Ancient City of Kandy ( N7 17 37 E80 38 25 ) #450 on the UNESCO World Heritage List. is one of six sites of Cultural Triangle Project (CTP) of Sri Lanka
From the city of Kandy on 25 August 1980, the Director General of UNESCO launched an appeal for international solidarity to protect the "Cultural Triangle" of Sri Lanka. Kandy, founded in the 14th century and given the name of SenkadagalaPura, is the southern tip of this triangle.
International Council on Monuments and Sites in it's 1986 evaluation said
Kandy became the capital of the kingdom in 1592, during a troubled time when many of the islanders were fleeing to the interior, away from the coastal areas the European powers were fighting over. Although taken several times, the city remained one of the bastions of Sinhala independence until the British troops entered it on 14 February 1815. From Vimala Dharma Suriya I (1591-1604) to Sri Wickrama Rajasinghe (1798-1815), it was the last seat of royal power. It remains the religious capital of Buddhism and a sacred city for millions of believers. Enshrined in the Dalada Maligawa is the relic of the tooth of Buddha which has long been greatly venerated. The ceremonial high point each year is the splendid ritual of the great processions on the feast of Esala Perahera.
Kandy does not possess the monumental wealth of the first two capitals of the island, Anuradhapura and Polonnaruva (included in 1982 on the World Heritage List). But, built in a small wooded valley deep in the hills around an artificial lake created by Sri Wickrama Rajasinghe between 1803 and 1807, the city has much charm. The monumental zone includes, on the northern shores of the lake, the remains of the Royal Palace with the great Audience Hall, the Temple of the Tooth, the Palace of Sri Wickrama, the Queen's apartments and bathing house, the Palle Wahala, the Ran Ayuda Maduwa. Three other monumental groups (Dewala, Malwatte Vihara and Asgiriya Vihara) are the final elements of this important complex.
Due to recent modifications the Royal Palace and the Temple of the Tooth date from the reign of Keerti Sri Rajasimha (1747 - 1782). A first temple was built in 1603, destroyed by the Portuguese in 1637, and rebuilt in 1697. As a reference to the great architecture of Anuradhapura, the first historic capital, the present grander edifice was built upon a granite substructure. In addition to granite a wide variety of materials were used for this extraordinarily rich building: limestone, marble, sculpted wood, terra cotta, metal and ivory. The painted decorations vie with the sculpted decor, and include purely decorative motifs as well as different series of figures (dancers, acrobats, animals) on the beams and ceilings.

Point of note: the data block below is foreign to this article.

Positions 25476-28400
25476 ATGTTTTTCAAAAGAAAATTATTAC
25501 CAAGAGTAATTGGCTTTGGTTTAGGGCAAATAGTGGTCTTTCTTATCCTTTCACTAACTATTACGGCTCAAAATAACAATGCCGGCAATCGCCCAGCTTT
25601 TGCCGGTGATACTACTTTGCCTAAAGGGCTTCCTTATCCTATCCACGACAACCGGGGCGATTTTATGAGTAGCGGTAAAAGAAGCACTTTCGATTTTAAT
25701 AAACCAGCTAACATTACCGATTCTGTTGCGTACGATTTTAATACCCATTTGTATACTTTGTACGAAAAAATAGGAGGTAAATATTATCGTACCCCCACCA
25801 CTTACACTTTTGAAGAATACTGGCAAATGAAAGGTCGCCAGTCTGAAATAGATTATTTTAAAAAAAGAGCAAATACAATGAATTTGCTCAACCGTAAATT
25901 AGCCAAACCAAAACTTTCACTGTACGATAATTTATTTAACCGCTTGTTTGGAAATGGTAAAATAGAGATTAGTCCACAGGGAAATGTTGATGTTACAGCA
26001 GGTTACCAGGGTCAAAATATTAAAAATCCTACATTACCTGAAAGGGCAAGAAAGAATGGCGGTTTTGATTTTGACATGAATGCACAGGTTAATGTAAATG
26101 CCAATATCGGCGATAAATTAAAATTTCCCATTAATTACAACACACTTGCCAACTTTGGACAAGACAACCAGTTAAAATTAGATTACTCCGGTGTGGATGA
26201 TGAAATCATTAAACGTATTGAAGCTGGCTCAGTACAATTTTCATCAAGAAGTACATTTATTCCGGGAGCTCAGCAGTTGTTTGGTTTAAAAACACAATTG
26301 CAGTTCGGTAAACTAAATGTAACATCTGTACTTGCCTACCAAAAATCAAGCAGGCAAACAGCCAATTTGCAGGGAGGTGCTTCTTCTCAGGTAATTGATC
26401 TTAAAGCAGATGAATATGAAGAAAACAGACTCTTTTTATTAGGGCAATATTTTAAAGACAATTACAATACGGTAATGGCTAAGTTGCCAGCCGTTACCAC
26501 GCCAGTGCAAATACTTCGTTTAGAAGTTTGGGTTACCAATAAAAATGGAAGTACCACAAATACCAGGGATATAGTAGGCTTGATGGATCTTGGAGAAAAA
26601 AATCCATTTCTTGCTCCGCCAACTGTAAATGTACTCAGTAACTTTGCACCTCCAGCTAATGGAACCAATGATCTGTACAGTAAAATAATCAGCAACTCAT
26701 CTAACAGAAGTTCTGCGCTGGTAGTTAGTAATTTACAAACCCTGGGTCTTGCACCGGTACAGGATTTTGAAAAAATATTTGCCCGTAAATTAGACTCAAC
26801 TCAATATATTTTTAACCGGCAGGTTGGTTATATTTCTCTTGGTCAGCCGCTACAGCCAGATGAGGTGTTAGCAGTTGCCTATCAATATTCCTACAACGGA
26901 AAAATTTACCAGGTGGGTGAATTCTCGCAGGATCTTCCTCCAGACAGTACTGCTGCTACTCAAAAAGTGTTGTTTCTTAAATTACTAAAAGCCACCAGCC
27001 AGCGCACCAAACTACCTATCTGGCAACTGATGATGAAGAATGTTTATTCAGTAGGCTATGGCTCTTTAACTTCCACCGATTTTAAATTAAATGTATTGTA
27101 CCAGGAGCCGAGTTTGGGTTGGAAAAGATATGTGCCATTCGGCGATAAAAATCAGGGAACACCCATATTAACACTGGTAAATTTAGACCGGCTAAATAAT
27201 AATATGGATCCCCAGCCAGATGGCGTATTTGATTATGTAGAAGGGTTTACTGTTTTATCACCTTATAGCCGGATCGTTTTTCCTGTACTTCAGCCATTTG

ICOMOS recommends the inclusion of the proposed cultural property, for which the Ministry of Cultural Affairs of Sri Lanka, in a letter dated 2 April 1988, described the perimeter and the conditions of protection, on the basis of criteria IV and VI.
Criterion IV. The monumental ensemble of Kandy, rebuilt under the reign of Keerti Sri Rajasimha, is an outstanding example of a type of construction in which the Royal Palace and the Temple of the Tooth of Buddha are juxtaposed. Since the 4th century it has been customary to do this. In the descriptive account left by the Chinese traveler Hiuen Tsiang in 629, the Temple of the Tooth of Anuradhapura was in close proximity to the palace. The same was true for the temples built in every place where the relic, a true palladium of the Sinhalese monarchy, was carried each time the capital was changed.
Criterion VI. The Temple of the Tooth, the palatial complex and the sacred city of Kandy are directly and tangibly associated with the history of the spread of Buddhism, one of humanity's great religions. Built to house the relic of the tooth of Buddha, which had come from Kalinga (Orissa State, India) to Sri Lanka during the reign of Sri Meghavanna (310-328), when it was transferred a final time, the Temple of Kandy bears witness to an ever flourishing cult. For 4 beautiful interactive spherical panoramic views of Kandy look at images
The medal which is one of a set of six were minted in 1987 and donated by USSR, to Central Cultural Fund (CCF) probably as a fund raiser.
The Medal was scanned at 300 dpi and displayed at 100 dpi. It was purchased in 2005 March from CCF office in Kandy.